Canadians divided over the role of religion: poll

Source: Radio Canada International

By Levon Sevunts

While the majority of Canadians profess some belief in God or a higher power, nearly a third would like to see Canada become a more secular nation, according to a new public opinion poll.

The study by the Angus Reid Institute, conducted in partnership with the Christian think-tank Cardus, found that six-in-ten Canadians say that freedom of religion makes Canada a better country. One-in-ten Canadians think the opposite.

Moreover, while six-in-ten Canadians say that a faith-based upbringing produces better members of society, four-in-ten disagree.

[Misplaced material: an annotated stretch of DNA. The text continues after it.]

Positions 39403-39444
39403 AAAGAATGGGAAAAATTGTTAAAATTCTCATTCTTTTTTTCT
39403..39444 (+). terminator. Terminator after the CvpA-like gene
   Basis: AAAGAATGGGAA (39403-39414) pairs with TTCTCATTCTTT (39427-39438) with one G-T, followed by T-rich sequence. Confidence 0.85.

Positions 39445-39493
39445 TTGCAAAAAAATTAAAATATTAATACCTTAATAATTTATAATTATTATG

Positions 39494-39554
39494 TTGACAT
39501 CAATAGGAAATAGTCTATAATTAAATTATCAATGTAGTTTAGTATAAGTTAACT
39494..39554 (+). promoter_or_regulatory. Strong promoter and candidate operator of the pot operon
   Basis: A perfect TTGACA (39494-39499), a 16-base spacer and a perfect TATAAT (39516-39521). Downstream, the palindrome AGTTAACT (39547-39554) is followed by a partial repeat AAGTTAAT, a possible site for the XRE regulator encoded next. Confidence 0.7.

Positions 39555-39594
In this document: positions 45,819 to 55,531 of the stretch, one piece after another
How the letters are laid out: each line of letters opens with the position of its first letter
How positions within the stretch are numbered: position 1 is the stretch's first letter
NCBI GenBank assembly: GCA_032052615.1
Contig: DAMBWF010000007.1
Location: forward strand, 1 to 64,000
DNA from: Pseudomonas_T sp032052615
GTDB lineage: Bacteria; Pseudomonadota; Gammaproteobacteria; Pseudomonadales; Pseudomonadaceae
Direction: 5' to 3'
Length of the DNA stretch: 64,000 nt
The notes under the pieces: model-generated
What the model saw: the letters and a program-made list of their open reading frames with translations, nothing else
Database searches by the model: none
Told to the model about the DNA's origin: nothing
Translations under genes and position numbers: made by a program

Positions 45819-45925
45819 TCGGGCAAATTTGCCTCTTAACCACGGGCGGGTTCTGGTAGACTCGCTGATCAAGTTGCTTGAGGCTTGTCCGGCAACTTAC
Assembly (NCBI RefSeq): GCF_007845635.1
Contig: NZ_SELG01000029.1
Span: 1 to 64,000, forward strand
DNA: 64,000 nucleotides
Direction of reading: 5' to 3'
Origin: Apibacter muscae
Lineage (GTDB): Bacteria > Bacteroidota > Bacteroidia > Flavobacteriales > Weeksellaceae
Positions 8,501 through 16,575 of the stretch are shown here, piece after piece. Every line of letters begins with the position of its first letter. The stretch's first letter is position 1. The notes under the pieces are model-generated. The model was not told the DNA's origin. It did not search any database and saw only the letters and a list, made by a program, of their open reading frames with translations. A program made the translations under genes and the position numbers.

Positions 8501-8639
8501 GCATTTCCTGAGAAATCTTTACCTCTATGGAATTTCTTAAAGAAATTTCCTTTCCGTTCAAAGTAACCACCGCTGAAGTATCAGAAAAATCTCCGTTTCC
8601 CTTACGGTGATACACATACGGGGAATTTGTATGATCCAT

The study categorized Canadians into three roughly equal-sized groups across what it called a Public Faith Index: the Public Faith Proponents, the Uncertain and the Public Faith Opponents.

The Public Faith Proponents make up 36 per cent of respondents and Public Faith Opponents 35 per cent, while the Uncertain group accounts for 30 per cent of respondents.

The study found that nearly half of Canadians feel that faith communities make an impact that is mixed, both good and bad in different instances, while three-in-ten say the influence of these groups is more good than bad overall.

Asked whether they felt religious and faith communities strengthen Canadian values, six-in-ten agree but a considerable minority, about four-in-ten, do not believe this is the case.

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